April 2019

Creating a world-class safety system

  • By David Bereczky, Health Safety Environment and Quality Manager, Action Drill & Blast

Action Drill & Blast’s industry-leading safety system, ActionSAFE, is the product of collaborative internal development to create a program that would lead the industry in professionalism and safety. Exceeding Australian industry benchmarks for health and safety across our operations was paramount during the design process.

The concept of understanding risk in the workplace, then making commitments and taking action to reduce that risk, is nothing new. What’s challenging, and what’s ultimately going to deliver the best safety performance, is creating something world class – a system that achieves complete employee buy-in.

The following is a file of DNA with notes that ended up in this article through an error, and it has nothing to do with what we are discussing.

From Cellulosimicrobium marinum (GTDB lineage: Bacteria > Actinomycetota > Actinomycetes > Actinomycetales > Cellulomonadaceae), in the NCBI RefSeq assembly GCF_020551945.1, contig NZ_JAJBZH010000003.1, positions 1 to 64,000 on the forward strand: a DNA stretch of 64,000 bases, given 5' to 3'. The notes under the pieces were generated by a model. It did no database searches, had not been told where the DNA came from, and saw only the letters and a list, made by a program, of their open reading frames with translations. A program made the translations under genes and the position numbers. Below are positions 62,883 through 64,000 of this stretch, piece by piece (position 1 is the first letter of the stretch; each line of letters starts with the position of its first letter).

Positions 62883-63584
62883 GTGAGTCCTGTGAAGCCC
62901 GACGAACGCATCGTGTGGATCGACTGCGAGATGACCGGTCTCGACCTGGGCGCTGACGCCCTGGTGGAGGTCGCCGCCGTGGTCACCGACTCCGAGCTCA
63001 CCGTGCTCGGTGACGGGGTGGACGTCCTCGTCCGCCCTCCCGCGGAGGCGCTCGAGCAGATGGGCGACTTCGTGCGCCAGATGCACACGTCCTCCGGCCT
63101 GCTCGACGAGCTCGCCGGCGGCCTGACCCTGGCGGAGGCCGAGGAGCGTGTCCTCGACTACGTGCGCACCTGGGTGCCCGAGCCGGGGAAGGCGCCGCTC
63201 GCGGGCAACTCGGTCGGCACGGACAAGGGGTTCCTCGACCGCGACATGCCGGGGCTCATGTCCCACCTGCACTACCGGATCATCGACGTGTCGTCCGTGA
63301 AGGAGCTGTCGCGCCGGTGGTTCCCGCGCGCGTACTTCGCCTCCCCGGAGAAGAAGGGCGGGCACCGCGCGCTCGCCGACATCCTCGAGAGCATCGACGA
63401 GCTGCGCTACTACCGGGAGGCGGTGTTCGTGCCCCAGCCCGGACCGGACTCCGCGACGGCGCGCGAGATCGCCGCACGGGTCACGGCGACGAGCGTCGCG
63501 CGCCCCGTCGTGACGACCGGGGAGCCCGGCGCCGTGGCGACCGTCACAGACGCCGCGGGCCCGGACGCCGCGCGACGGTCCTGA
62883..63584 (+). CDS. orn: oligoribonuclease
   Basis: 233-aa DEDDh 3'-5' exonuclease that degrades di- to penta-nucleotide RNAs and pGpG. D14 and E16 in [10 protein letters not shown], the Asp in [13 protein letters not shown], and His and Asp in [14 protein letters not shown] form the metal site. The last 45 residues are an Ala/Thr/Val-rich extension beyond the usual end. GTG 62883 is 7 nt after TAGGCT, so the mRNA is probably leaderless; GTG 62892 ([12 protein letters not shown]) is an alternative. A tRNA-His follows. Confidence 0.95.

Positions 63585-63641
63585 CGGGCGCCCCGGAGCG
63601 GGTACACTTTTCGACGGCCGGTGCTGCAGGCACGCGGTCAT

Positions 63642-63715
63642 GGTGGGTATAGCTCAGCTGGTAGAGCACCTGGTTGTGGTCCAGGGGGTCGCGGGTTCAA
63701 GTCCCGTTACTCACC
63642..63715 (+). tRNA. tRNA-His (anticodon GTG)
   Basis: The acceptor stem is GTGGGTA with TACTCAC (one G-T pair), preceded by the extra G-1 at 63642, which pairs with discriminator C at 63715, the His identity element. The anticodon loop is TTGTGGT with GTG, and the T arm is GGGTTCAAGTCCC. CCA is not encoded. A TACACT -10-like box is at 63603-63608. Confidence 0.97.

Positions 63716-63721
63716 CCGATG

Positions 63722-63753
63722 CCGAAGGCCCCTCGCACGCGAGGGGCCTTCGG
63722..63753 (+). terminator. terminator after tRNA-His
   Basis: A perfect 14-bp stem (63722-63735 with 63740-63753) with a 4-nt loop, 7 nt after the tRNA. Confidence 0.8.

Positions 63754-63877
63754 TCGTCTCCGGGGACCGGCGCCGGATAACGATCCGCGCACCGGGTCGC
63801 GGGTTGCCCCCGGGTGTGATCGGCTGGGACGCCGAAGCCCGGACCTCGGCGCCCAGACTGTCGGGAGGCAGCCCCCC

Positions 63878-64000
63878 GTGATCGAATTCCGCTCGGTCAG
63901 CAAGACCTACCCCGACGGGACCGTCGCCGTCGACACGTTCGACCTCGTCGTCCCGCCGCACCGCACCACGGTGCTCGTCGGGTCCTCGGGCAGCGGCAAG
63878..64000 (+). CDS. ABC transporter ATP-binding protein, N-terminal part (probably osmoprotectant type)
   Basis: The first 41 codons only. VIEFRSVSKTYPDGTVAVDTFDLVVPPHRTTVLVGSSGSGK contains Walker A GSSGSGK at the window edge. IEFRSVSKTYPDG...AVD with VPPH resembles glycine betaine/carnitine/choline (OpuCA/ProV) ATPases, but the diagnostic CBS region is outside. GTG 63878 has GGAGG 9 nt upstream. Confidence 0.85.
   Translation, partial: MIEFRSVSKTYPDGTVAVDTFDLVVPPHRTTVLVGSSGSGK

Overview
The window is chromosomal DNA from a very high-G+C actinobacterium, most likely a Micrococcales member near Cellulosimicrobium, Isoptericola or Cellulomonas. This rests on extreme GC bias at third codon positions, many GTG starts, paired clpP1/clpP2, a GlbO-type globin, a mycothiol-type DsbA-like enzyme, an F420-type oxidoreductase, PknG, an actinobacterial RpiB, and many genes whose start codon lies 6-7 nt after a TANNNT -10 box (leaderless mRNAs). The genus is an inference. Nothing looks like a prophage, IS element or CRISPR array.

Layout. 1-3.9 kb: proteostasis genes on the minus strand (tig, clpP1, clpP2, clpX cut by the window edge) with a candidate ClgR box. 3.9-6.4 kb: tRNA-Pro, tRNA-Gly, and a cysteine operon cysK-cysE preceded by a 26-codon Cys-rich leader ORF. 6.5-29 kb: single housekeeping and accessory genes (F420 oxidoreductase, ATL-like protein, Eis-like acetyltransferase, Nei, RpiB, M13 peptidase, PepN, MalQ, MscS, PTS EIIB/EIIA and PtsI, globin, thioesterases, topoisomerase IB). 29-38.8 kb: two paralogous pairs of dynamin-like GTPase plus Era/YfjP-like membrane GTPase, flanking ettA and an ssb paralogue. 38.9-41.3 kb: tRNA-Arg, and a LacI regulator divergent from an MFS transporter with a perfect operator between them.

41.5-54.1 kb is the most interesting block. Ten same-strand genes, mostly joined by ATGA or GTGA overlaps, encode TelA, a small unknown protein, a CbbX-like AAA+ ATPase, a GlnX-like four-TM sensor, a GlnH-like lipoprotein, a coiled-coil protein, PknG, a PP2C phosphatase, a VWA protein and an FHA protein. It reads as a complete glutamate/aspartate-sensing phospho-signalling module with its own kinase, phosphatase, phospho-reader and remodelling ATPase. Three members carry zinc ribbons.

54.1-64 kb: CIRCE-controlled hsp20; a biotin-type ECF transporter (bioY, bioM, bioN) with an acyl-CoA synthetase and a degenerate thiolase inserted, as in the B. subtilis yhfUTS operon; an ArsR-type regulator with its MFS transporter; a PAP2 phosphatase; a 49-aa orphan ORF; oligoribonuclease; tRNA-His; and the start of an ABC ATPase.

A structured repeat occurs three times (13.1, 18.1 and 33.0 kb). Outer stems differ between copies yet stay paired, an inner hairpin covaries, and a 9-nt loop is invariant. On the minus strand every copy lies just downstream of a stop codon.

While safety in mining has certainly come a long way over the past decade, poor attitudes and indifferent approaches still exist. These are roadblocks that need to be cleared if a new standard is to be set. As we all know, when the well-being of workers is prioritised, optimal productivity follows.

In our view, there are four critical components to a world-class safety system.

A culture of participation

For a safety system to succeed, it must be a priority of the management team – its development must be driven by management and experienced safety professionals. Just as importantly, employees must be heavily involved in the process. This is critical if complete buy-in is to be achieved.